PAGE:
Can you feel it in the air?

They are coming.

Not the dust, the puddles and the late-spring flurries – no – they have already been here for quite some time.

What I am speaking of are the new people, the fresh faces, the Cheechakos, the individuals simply known as “the transients”.

They come from all over, for a summer in the Yukon.

Some become baristas and live at Robert Service Campground, busking on Main Street and jamming at the occasional open mic.

Others hail from Ontario, eager for a slower pace, a change from the daily grind of packed street cars and lack of eye contact.

Some have come North to work a six-month contract with the Yukon Government, lured here by the comfortable wage and a chance to really put a dent in the student loan.

And a few are just thrill-seekers looking for another adventure, whether it be a paddle from Whitehorse to Dawson, a trek over the Chilkoot Trail or a month or two alone in a secluded cabin.

With the pending arrival of these transients, there is an element of excitement for those who already call the Yukon home.

Their much-anticipated arrival means a little change-up to the regular cast of the motley characters who make up the territory.

The monotonous, casual encounter of a familiar face on Main Street will soon be replaced with a look of curiosity as the Sourdough analyzes the latest arrival.

Their routine, everyday swagger down Main slows to an investigative pace.

Who’s that? they think to themselves.

Are they new?

All this rushing through their head as eye contact is slowly made.

Perhaps a new co-worker, a new friend, a teammate or even a lover, they ponder to themselves.

One day, if you’re bored, grab a seat outside one of the many coffee shops on Main Street and watch as this very encounter unfolds.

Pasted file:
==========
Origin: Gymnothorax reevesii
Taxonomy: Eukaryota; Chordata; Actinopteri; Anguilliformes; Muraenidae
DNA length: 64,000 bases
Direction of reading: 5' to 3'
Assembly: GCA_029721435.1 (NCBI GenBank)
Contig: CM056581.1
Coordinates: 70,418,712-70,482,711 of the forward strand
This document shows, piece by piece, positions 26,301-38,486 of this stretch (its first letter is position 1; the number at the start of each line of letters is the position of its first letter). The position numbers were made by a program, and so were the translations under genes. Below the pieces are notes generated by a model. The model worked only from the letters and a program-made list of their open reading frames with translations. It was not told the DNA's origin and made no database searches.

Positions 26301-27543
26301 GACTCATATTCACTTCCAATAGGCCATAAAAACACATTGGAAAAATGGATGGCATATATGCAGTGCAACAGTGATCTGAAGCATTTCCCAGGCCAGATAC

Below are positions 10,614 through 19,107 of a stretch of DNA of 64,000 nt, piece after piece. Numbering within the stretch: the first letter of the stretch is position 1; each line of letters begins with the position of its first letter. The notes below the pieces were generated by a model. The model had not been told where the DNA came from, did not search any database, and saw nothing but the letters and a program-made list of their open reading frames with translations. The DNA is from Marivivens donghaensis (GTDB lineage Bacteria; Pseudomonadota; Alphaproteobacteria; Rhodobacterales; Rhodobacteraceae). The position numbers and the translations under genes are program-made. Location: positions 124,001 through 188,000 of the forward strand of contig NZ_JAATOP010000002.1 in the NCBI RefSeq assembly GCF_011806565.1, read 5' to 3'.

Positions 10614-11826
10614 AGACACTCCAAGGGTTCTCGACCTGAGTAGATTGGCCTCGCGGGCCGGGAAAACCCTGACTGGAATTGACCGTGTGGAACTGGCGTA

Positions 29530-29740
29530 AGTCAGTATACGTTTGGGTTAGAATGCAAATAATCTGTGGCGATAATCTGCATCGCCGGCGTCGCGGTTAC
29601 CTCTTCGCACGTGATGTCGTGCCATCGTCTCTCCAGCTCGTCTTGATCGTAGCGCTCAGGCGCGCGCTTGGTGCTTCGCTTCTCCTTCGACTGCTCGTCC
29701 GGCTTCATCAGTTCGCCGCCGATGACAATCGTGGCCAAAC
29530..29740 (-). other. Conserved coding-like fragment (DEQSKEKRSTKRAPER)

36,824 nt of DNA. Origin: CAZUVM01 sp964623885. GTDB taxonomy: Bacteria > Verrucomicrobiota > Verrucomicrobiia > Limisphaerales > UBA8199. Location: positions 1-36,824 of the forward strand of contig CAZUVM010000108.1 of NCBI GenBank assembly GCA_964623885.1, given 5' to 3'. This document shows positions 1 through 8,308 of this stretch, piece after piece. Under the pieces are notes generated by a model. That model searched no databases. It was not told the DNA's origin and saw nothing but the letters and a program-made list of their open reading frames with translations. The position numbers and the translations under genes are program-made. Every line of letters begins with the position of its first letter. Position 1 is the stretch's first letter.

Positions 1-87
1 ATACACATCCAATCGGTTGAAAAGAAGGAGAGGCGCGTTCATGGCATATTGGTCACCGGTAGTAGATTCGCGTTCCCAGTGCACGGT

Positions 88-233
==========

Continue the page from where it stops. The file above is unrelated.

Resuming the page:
Like a bear-spotting, you might not see it the first time but, eventually, if you are patient, you’ll see one, two, perhaps even a half-dozen.

Yes, spring is an exciting time for many in the Yukon.

The snow has begun to melt.

The endless abundance of puddles have formed.

And the thick skin of dirt that formed on our vehicles lets us know summer is nearing.

But the real sign that stubborn Old Man Winter is gone, for at least a few months, is when someone new makes your morning mocha, belts out a tune at karaoke and causes a double-take on Main.

Transients, we welcome you here, even if it is just for a few months.

We understand that is the reality: possibly, some of you will stay through the winter or, perhaps, like so many previous, you may even realize just what a gem this place is and set up shop for a while.

Whatever it is, we’re happy to have you.

But, be warned: if we ask you how long you’re up here for, while staring with a glazed-over look, don’t be offended – it’s just the way some Yukoners flirt.